Noise output in operation (dB)

 

SCANNER & COPIER: BROTHER FOR PHOTOCOPIES, LEXMARK FOR SCANNING

Fast but not so accurate: the scanner in the Brother all-in-one only takes 10 seconds to scan a 10x15 cm photo in 300 dpi resolution, compared with 15 seconds for the Lexmark. Unfortunately the final image lacks sharpness, and the colours look a little dull.

Logically, this lack of sharpness is present in photocopies too. However, if you have lots of copies to do, the Brother will get the job done more quickly than the Lexmark.

Time required to make one colour photocopy (sec.)
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Slower but more practical: first of all, the Lexmark's scanner produces better-quality results than that of the Brother. Second, the programmable functions are a great feature.

The red button scans and saves the file to Vincent's PC, the green saves it to Marine's PC and the blue saves it to Morgane's.

Once you've defined your custom functions, you can press the corresponding icon to automatically send scanned documents to the computer of your choice, in the file type of your choice via the Wi-Fi connection. Files such as PDF and JPG are composed via the OCR function, which effectively reproduces text, layout and formatting. That's really practical! You can even scan a document and e-mail it to someone directly.

 

COST PER PAGE: LEXMARK WINS

More expensive in black & white and colour: laser printers tend not to do so well in this field. In fact, nearly all the multifunction colour laser printers we've tested on DigitalVersus work out more expensive per page than the Lexmark Pro 905! Only the Oki C830n can beat it for colour printing. For black and white printing, the Brother will cost you 2.8 pence per page and the Lexmark 0.65 pence.

Cost per page: black and white (pence)


Longer lifespan: business users won't want to mess around changing printer cartridges every few days. As the Brother's toner cartridges have a lifespan of 1,400 to 2,200 pages, they'll last a fair bit longer than Lexmark's 500-600 page cartridges. Changing the Lexmark's cartridges could quickly get frustrating if you print large volumes of documents!

Half empty or half full? Although the Brother's toners have an advertised capacity of 1,400 pages for colour toners and 2,200 pages for the black toner, those supplied with the printer only last 1,000 pages.

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Cheaper in colour too! For a test document with 5% coverage, the Lexmark works out cheaper for printing colour pages too. 

The Lexmark works out at 10.6 pence per page and the Brother comes to 14.1 pence.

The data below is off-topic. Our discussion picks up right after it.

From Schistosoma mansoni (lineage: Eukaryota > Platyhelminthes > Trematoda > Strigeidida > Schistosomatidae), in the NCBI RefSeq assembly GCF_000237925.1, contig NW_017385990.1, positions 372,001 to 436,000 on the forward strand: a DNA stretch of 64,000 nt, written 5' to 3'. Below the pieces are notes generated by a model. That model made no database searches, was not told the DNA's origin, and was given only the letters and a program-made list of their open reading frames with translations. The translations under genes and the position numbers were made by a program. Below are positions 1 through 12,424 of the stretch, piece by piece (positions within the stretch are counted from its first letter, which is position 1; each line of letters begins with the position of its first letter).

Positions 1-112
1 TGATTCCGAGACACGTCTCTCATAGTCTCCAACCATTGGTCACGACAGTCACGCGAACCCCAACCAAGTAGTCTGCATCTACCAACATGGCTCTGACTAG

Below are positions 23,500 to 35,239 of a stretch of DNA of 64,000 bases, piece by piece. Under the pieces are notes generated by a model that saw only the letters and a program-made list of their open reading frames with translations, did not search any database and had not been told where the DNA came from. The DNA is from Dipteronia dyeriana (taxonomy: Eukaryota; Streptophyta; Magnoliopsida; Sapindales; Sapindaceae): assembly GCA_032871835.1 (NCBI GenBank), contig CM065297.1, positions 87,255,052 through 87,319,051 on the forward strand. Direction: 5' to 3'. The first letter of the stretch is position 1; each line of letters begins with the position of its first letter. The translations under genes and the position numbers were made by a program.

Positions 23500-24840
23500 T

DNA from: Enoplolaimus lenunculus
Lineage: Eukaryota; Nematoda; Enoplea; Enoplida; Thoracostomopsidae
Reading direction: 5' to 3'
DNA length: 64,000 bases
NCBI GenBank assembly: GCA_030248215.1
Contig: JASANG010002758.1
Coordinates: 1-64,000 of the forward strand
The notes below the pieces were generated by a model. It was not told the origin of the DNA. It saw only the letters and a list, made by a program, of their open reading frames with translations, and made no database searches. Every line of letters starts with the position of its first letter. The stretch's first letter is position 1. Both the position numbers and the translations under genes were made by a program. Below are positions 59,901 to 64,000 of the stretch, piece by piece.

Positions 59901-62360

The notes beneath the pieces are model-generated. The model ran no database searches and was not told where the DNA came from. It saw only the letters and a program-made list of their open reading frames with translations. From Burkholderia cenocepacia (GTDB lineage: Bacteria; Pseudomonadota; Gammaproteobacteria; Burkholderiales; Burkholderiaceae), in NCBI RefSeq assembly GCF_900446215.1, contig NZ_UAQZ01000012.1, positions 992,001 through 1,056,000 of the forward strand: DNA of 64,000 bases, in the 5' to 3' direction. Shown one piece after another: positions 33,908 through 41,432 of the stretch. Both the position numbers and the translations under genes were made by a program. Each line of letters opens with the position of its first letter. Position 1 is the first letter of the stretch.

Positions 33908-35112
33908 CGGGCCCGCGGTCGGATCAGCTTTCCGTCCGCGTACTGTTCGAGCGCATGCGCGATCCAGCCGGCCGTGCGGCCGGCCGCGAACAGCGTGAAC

Cost per page: colour (pence) 5% coverage

Cheaper but not as long-lasting: to work out the cost of a printing a page covered to 5%, we tested each cartridge individually and printed until the cartridge ran out. This gave a lifespan of 627 pages for the black cartridge, 427 pages for cyan and yellow cartridges, and 462 pages for the magenta cartridge. That's pretty good too (it means changing cartridge for each ream of paper printed). However, these lifespans are three times lower than those of the laser model.

VERDICT: BROTHER FOR EFFICIENCY, LEXMARK FOR COST PER PAGE AND FUNCTIONALITY

Toners last over 1,400 pages continuous printing is faster. Even more than the print quality, it's the toners' capacity that's attractive in the Brother laser printer, as the they last much longer than the Lexmark's inks. Plus, faster print speeds will be appealing to users who print high volumes of material on a regular basis. It'll also cut down on document backlogs in busy offices.

Dry pages. A major advantage of laser printers is that you can pick the pages up and handle them as soon as they come out of the printer with no risk of smudging. With an inkjet printer you'll have to wait for them to dry.

Two major drawbacks are the lack of touch-screen, which is incredibly practical, and the lack of automatic duplex printing.

Total cost for 10,000 pages. Once you've bought the printer, we calculated the cost of all the consumables you'll need to print 10,000 pages (figures include cartridges supplied with the printer). For 10,000 pages, the Brother costs £1,268 and the Lexmark £1,037.


The figures speak for themselves.

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More than print quality. The practical and well-designed Lexmark is aimed at users looking for a versatile multifunction printer. It's also intended for users who aren't looking to print huge volumes of pages (the cost of the cartridges is still slightly above average). We like its low noise output, low power consumption, responsiveness, etc.

Touch-screen and simple operation. The touch-screen and programmable functions are nice surprises in this model. They make the printer more pleasant to handle and much easier to use. We reckon most manufacturers will follow suit eventually.

Update the driver and firmware. Once you've installed the printer, use Lexmark's utility to check whether updates are available. The printer we tested became much more stable once we updated its firmware, and communication issues were instantly corrected!

Higher maintenance. As the Lexmark's cartridges have a lower capacity than those of the laser printer, you'll have to keep a close eye on ink levels and replace the cartridges more often.
For many businesses, the idea of switching from a tried-and-tested laser printer to an inkjet model may seem like a surprising choice, but that's exactly what we've done here at DigitalVersus. After all, the best way to advise others is to speak from experience. We installed the Lexmark Pro 905 as our networked office printer a few weeks ago and since then we've had no real problems with it, apart from smudging the ink by picking up the pages too quickly. Because of that, we have ended up reprinting some pages. That's the one bad thing with inkjet printing really, as otherwise it's quieter, more responsive, cheaper per page and less power-hungry than our previous laser model.

We'll understand if you're not ready to give up your laser printer just yet. This Brother model is well worth the investment too as it's an excellent printer, even if we would have liked to see a slightly lower cost per page for black and white printing. If you're looking for seriously cheap laser printing, why not check out the (more expensive) Oki C830n colour laser printer.